The code has a comment citing IETF RFC 3986, claiming that it re-decodes the characters because they "are allowed to be part of the query".

The RFC only says that the query component allows several characters in "the query component". But it refers to the query component as everything that goes after the ? and before the #. So, it specifies which characters are allowed in that whole string, but it doesn't refer to how to encode keys and values inside that query string.

I think that the Angular implementation was assuming that those characters where the ones allowed for parameter key and values separated by =. But that same assumption would imply that if you want to send a parameter user with value age=20 that would mean that the URL would be written as:

http://example.com?user=age=20

How should a back end interpret that? Is there a parameter age with value 20? Now imagine what would happen if the value of a parameter was a string including &.

The W3C (World Wide Web), directed by the same person that created the RFC from above, the HTML standard and the HTTP protocol (the inventor of the web, Sir Tim Berners-Lee), said later that "Within the query string, the plus sign ( + ) is reserved as shorthand notation for a space. Therefore, real plus signs must be encoded." (In the "Query strings" section).

Apart from that, there is no standard on how to encode parameters in the "query component" of a URL (the section after the ? until a # character or the end of the string). Specifically, there is no standard on how to encode keys or values.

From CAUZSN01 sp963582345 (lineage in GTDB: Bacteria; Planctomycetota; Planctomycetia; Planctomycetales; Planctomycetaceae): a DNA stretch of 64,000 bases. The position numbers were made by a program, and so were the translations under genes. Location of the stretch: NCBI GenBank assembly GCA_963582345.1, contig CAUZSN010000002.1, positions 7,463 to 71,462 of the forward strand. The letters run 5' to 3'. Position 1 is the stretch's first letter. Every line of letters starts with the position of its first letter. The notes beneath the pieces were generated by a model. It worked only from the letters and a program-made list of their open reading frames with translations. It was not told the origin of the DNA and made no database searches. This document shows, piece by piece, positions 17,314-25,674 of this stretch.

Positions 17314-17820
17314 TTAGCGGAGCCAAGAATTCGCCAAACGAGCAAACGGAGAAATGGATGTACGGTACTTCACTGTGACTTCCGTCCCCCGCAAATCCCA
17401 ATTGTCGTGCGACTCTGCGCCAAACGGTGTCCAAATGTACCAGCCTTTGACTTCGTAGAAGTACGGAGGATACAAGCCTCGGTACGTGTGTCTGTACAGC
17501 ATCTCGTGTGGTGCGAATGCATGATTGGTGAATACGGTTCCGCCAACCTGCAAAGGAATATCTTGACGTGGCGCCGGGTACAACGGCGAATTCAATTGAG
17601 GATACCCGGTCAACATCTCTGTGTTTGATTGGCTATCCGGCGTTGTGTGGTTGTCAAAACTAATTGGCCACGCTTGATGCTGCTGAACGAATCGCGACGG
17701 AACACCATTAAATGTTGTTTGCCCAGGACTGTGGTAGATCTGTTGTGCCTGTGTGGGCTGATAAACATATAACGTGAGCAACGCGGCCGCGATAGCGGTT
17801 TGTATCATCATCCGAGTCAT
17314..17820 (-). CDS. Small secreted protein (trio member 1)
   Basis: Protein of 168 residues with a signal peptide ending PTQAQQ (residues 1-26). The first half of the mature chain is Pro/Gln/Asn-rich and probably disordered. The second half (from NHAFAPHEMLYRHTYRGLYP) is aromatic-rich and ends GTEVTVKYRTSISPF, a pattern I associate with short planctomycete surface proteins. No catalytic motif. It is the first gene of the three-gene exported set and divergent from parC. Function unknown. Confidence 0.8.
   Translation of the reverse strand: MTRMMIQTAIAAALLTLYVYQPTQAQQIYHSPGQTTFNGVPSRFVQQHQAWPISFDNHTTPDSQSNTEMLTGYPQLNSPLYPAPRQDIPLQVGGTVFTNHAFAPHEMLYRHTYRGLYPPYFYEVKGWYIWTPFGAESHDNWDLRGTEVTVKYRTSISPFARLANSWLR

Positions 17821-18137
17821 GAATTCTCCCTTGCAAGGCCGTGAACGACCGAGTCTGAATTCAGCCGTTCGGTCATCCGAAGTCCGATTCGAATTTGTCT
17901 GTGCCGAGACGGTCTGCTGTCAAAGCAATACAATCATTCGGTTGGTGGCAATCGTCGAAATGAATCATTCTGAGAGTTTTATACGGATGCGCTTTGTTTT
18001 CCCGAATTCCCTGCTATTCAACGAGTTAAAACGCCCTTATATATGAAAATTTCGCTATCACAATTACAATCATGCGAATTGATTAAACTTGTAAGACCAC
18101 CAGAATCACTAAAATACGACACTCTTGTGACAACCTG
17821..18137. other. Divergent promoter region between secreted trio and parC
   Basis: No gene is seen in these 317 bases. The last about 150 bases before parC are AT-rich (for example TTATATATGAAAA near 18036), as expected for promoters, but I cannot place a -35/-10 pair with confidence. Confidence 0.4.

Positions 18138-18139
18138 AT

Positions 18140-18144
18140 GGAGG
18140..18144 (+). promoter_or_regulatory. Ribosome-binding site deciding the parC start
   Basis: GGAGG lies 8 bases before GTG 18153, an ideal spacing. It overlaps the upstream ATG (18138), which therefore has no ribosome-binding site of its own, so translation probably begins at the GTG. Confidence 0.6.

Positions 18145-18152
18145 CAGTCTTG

Browsers have a encodeURIComponent that converts a string with special characters (like the ones above) into an encoded string. That allows URLs to have values with strings that have characters that otherwise would have a special meaning. E.g. separating a parameter key from a parameter value ( "=" would be encoded as "%3D" ), separating a parameter key-value pair from another ( "&" would be encoded as "%26" ), including a space character inside the string ( "+" would be encoded as "%2B" and the space character " " as "%20" ), etc. And although the encodeURIComponent function would encode a literal space character as %20, most back end languages would also interpret the + symbol as a replacement of a space character.

Several (most) programming languages parse URL parameters decoding the key and value pairs using a compatible (or the same) encoding system.

As a result, if you have a back end in Node.js, Python, PHP or several others, the language will expect to parse the query component of the URL as a mapping of parameter keys to values, with the keys and values encoded using that standard or a compatible one.

There is a PR to Angular with the same code changes in this package. But up to the date of publishing this package, it has not received any attention.

There are also several - long - threads related to this - same - problem in issues of the Angular GitHub repository with even discussion about the problem.